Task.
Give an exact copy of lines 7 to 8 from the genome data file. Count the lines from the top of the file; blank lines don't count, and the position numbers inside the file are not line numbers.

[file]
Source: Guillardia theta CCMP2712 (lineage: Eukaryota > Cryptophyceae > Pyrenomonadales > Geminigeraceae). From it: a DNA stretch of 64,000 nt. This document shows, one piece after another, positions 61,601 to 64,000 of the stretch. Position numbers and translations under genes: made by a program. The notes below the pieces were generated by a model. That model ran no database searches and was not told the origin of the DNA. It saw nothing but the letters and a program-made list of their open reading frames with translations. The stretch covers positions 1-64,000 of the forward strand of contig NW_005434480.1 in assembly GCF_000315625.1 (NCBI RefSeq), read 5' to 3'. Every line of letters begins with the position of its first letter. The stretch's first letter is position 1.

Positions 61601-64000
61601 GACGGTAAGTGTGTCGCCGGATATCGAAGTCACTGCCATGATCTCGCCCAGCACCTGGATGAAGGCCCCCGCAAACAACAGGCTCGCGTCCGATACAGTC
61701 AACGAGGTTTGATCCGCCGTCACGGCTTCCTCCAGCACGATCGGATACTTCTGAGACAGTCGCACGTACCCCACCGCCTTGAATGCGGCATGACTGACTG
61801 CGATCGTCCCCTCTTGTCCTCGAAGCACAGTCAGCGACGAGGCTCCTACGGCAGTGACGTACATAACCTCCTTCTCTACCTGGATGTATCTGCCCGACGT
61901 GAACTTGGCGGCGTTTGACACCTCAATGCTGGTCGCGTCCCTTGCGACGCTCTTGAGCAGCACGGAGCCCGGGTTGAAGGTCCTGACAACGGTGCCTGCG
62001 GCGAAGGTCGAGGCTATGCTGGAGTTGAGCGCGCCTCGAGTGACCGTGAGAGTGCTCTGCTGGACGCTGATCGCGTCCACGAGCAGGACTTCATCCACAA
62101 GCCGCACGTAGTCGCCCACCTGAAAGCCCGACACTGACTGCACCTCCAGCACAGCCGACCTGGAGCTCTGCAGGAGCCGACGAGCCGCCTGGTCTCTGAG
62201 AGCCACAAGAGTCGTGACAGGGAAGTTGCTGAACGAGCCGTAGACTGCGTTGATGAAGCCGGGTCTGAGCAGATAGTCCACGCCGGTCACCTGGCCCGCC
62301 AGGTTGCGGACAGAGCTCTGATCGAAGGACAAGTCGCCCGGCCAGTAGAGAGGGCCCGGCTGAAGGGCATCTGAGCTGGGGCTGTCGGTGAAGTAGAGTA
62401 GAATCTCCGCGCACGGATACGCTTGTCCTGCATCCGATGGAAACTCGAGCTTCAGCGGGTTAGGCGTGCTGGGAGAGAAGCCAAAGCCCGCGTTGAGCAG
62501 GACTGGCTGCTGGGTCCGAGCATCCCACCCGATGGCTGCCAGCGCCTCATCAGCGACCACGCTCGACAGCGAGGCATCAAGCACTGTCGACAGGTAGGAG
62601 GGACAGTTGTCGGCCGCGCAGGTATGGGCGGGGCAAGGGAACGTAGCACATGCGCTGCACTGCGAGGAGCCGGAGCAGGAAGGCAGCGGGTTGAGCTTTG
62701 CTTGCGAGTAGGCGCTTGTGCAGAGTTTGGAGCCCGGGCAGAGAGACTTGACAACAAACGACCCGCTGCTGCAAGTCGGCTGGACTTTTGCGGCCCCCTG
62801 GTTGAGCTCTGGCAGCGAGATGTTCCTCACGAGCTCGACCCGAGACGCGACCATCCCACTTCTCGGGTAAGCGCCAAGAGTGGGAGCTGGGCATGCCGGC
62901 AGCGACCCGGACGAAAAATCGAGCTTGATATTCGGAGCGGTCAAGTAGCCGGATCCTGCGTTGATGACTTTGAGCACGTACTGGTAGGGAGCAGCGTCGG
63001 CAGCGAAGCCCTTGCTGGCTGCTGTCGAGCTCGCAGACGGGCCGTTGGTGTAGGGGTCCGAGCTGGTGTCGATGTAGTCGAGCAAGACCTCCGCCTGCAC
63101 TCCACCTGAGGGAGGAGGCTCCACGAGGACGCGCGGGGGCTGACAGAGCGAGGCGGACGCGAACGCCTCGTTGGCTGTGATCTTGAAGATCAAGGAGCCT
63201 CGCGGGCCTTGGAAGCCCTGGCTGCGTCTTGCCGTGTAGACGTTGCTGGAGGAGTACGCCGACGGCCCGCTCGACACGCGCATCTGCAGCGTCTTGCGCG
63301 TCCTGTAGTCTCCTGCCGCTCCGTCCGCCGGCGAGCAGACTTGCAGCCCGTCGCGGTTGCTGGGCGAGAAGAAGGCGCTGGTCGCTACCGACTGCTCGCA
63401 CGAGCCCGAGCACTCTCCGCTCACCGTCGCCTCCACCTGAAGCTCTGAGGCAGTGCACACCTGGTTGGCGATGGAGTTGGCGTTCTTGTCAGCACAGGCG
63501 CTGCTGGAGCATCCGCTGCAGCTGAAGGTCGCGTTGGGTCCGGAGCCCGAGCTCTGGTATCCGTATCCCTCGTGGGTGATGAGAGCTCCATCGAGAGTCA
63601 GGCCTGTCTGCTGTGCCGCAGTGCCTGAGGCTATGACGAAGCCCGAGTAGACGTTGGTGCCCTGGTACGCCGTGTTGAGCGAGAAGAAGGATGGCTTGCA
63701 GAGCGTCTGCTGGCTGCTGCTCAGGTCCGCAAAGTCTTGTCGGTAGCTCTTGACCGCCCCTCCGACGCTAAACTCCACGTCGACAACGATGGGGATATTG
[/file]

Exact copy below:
62001 GCGAAGGTCGAGGCTATGCTGGAGTTGAGCGCGCCTCGAGTGACCGTGAGAGTGCTCTGCTGGACGCTGATCGCGTCCACGAGCAGGACTTCATCCACAA
62101 GCCGCACGTAGTCGCCCACCTGAAAGCCCGACACTGACTGCACCTCCAGCACAGCCGACCTGGAGCTCTGCAGGAGCCGACGAGCCGCCTGGTCTCTGAG